Energy & Environment

The home for VPR's coverage of energy and environment issues affecting the state of Vermont.

VPR reporters Pete Hirschfeld and John Dillon cover energy and environment issues from the Statehouse Bureau in Montpelier.

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Water Quality & PFOA | Technology | Vermont Legislature | Iberdrola

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Mike Callahan is thigh-deep in scummy pond water, yanking loads of mud-covered sticks, mossy rocks and leaves from a blocked pipe in Millis.

“Welcome to the glamorous world of beaver control,” he says, holding up a branch that’s been gnawed to a sharp point. After pulling out a few more armloads of muck, he picks up a rake and begins dragging away bigger loads of debris.

Green Mountain Power CEO Mary Powell stands in front of a wall
Henry Epp / VPR

When Green Mountain Power CEO Mary Powell steps down at the end of the year, she’ll qualify for a $2.1 million dollar special retirement benefit.

Two lonely geese fly into the sunset
Jeffrey Hamilton / Unsplash

A recent report in the journal Science says there are 3 billion fewer birds in the world today than there were five decades ago. That's not species, that's just sheer bulk. But the abundance of birds has a significant impact on our global landscape. We're talking about birds and fall migration, and what a drop in bird abundance means for our local species and ecosystems.

In the struggle to end global warming, one community in central Pennsylvania is having remarkable success. It's growing, with tens of thousands of people, yet its greenhouse emissions have been dropping dramatically.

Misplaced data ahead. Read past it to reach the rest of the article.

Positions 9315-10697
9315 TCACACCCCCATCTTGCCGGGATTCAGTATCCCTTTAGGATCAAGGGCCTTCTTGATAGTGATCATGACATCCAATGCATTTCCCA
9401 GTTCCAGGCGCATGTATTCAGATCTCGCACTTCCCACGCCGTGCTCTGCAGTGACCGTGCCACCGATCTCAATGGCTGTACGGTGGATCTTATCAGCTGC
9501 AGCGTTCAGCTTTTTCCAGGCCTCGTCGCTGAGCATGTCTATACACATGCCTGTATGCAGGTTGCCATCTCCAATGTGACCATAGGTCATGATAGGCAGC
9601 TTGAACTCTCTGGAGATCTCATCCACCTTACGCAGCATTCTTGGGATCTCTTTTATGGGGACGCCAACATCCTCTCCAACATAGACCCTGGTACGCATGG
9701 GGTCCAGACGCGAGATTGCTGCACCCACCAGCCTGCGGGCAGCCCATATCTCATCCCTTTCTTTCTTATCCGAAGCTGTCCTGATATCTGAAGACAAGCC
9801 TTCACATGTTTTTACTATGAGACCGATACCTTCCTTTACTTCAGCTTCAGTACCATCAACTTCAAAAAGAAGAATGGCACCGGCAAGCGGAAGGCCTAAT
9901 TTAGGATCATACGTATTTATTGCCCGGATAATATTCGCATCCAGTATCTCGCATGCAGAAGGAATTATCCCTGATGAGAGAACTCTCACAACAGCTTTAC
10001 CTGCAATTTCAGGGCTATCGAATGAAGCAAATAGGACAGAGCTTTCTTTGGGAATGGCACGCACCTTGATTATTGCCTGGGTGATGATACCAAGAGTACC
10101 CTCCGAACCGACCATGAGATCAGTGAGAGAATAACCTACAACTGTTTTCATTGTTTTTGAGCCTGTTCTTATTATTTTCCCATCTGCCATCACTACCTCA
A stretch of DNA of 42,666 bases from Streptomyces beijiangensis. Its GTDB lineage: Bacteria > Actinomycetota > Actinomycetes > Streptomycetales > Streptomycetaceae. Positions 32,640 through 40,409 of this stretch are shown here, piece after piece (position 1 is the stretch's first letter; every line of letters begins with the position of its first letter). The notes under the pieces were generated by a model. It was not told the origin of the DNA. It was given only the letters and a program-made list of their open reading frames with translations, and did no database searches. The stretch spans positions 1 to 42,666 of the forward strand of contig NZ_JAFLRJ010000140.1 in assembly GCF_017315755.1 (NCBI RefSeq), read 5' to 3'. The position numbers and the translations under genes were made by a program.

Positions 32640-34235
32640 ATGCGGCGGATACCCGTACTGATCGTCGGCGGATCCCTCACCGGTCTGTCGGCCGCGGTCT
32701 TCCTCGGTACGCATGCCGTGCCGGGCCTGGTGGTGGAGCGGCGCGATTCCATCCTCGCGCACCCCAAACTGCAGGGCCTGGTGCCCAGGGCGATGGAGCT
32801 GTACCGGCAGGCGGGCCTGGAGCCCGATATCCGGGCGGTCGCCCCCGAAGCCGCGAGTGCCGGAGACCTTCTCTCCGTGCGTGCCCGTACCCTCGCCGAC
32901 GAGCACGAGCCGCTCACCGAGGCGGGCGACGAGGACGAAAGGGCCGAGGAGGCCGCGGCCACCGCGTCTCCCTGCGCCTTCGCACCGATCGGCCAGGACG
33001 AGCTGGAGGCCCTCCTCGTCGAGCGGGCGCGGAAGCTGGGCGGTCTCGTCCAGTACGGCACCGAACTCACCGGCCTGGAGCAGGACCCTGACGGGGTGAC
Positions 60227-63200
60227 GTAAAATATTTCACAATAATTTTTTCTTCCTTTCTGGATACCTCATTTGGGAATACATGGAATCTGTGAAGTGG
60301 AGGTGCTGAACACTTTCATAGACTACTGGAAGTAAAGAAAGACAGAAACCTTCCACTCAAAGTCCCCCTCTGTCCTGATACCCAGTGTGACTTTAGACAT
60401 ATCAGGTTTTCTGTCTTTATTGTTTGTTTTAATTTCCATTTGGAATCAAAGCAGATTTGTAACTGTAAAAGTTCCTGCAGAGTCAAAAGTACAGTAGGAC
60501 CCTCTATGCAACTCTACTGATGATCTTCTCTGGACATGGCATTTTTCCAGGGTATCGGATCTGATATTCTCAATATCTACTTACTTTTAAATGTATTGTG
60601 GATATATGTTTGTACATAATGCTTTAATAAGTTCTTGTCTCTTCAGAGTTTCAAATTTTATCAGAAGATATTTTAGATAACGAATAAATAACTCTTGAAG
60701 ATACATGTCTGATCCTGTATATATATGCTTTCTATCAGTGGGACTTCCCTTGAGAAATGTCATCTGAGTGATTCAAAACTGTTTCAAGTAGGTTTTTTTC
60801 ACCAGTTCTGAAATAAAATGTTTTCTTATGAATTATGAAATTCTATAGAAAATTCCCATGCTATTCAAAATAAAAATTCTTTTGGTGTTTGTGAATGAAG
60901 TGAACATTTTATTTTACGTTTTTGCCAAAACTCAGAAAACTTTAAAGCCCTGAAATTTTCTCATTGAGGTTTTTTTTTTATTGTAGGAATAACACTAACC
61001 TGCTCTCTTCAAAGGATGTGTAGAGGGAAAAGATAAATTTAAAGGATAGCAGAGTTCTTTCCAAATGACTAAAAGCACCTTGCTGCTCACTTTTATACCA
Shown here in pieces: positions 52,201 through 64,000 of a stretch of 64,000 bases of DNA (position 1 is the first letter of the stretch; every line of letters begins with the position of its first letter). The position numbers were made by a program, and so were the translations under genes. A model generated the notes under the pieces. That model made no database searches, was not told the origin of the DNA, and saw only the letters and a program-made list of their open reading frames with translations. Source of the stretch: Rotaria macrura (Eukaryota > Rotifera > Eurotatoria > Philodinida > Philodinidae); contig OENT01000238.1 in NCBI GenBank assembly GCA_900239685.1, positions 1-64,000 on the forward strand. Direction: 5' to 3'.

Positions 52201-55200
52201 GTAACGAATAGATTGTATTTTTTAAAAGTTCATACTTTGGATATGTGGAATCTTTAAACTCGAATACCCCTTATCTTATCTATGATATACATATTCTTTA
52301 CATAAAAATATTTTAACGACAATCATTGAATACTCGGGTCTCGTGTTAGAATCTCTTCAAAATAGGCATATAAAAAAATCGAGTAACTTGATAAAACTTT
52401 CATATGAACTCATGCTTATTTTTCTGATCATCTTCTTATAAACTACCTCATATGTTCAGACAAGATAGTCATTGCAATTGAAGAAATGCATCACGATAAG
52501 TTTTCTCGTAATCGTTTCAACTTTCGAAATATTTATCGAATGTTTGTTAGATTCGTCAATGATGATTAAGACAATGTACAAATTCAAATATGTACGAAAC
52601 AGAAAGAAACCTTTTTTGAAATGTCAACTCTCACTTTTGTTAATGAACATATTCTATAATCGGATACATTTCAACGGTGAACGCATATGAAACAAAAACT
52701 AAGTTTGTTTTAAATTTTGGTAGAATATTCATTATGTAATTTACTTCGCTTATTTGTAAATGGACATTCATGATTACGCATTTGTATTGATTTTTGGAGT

Perhaps most amazing: Those reductions have paid for themselves.

This is not your typical town — it's Penn State University. But in many ways, it's just like any other town or small city.

The exterior of the Green Mountain Power building in Colchester
Henry Epp / VPR File

Green Mountain Power CEO Mary Powell will step down from her position later this year, ending a 12-year tenure at the top of the state’s largest utility. This change comes at a time of transition for the utility.

Bottles of maple syrup in leaf-shaped bottles
Toby Talbot / Associated Press File

A new study published in the journal Forest Ecology and Management looks at how climate change will affect the timing and yield of the sugaring season in the eastern part of North America.

A woman at a podium.
Wilson Ring / Associated Press File

Mary Powell will step down as president and CEO of Green Mountain Power at the end of this year, the state's largest electric utility announced Monday.

As the world's climate changes, ocean warming is accelerating and sea levels are rising more quickly, warns a new report by the U.N. Intergovernmental Panel on Climate Change.

The report is a synthesis of the most up-to-date climate science on oceans and ice, and it lays out a stark reality: Ocean surface temperatures have been warming steadily since 1970, and for the past 25 years or so, they've been warming twice as fast.

a pipeline
John Van Hoesen / VPR File

State regulators have approved a complex ownership deal relating to two Vermont utilities, which critics say could lead to additional fossil fuel infrastructure in the state.

Leaders from nearly 200 countries are attending a special United Nations Summit on climate change today as they face increasing pressure from citizens around the world to cut global greenhouse gas emissions and slow global warming.